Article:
A massive finding has come out of Arizona as state Senate President Karen Fann revealed there may be a major issue with the vote tally from the 2020 general election.
Fann said that the number of ballots “do not match” the ballot totals documented by Maricopa County.
Fann added that while she’s not certain exactly how large the discrepancy is just yet, she is certain the numbers do not line up – indicating something major could shift once the numbers are released.
When asked how far off she was told the counts are, she responded, “I do not know. They have not told me the number.”
The audit, which has faced numerous delays and attacks from the left who tried desperately to stop it, is expected to have its results released at the end of July or early August.
“We are finishing up — the vendor is finishing up what we call the aggregation: double-checking the spreadsheets against the blue tally sheets, against the scans they did on the ballots,” Fann said.
After the possibility of a count discrepancy was suggested, Fann said that’s when lawmakers moved to “get a couple of our own independent machines in, not Dominion’s, separate ones, and do our own independent — and all we’re doing is just counting the number of ballots. It’s a paper-counting machine is all it does.”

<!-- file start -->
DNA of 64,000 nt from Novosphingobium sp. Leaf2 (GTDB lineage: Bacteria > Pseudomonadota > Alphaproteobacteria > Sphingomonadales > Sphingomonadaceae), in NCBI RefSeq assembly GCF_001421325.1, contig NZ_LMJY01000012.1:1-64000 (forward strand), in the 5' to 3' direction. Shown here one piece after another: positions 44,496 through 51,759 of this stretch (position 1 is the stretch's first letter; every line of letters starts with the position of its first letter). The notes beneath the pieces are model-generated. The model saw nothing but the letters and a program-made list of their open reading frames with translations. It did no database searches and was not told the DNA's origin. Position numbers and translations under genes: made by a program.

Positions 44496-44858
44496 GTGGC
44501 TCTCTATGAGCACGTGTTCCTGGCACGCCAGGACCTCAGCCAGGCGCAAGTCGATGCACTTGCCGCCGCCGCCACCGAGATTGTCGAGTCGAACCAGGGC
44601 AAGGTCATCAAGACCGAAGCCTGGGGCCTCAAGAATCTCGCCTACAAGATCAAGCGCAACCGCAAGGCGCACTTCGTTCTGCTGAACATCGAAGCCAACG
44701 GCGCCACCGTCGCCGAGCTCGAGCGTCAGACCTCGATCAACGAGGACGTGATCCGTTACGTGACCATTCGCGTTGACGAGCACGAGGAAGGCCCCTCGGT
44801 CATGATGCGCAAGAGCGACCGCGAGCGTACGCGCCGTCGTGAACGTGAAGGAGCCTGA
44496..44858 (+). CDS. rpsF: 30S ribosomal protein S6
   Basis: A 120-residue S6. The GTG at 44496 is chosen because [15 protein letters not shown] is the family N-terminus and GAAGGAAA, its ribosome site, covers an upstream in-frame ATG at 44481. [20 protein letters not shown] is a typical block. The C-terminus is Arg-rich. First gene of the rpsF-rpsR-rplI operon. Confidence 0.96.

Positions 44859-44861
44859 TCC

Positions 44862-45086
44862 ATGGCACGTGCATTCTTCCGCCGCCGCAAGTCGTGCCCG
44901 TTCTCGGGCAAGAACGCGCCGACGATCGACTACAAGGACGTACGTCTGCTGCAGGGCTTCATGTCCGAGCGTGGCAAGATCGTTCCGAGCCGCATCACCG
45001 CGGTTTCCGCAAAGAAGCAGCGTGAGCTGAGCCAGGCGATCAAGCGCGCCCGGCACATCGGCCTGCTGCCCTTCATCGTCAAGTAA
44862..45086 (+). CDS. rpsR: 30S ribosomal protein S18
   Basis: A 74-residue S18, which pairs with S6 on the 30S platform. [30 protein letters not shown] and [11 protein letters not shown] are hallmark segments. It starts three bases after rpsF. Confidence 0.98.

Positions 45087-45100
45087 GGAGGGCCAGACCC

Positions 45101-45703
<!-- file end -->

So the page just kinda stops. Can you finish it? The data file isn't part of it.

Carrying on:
“That will help us give like a third check-and-balance to see if those numbers are closer to the vendors’ numbers or Maricopa County’s or they all three could be right on target.”
House Democrats, meanwhile, announced on Thursday that they would be beginning an investigation into private vote auditing company Cyber Ninjas, according to NBC News.
Members of the Maricopa County Board of Supervisors have also questioned Cyber Ninjas. Fann has been quick to say that Cyber Ninjas hasn’t been alone in analyzing the data.
“I’m confident because it’s not just them,” Fann said, referring to Cyber Ninjas. “Everybody keeps just counting on them when actually they are working with a number of other contractors that have experience in audits and in their expertise in their own fields. … This is a joint effort.”
Back in May, the Biden Department of Justice (DOJ) for some reason felt the need to try and shut down election audit efforts in Maricopa County prior to its completion – suggesting that the recount was somehow illegal.
Penned by Pamela S. Karlan, who heads the DOJ’s civil rights division, the DOJ sent a letter suggesting “that the recount of nearly 2.1 million ballots in Maricopa County by a private contractor may not comply with federal law, which requires that ballots be securely maintained for 22 months following a federal election.”
“We have a concern that Maricopa County election records, which are required by federal law to be retained and preserved, are no longer under the ultimate control of elections officials, are not being adequately safeguarded by contractors, and are at risk of damage or loss,” wrote Karlan.
A judge, however, shut down the DOJ’s attempt to halt the audit, ruling that, “The Arizona legislature clearly has the power to investigate and examine election reform matters.”
Now that the audit has been completed and officials have confirmed that there was in fact a discrepancy in the vote tally, perhaps we know exactly why Biden instructed his DOJ to shut down the audit before it could get this far.
Author: Trenton Smith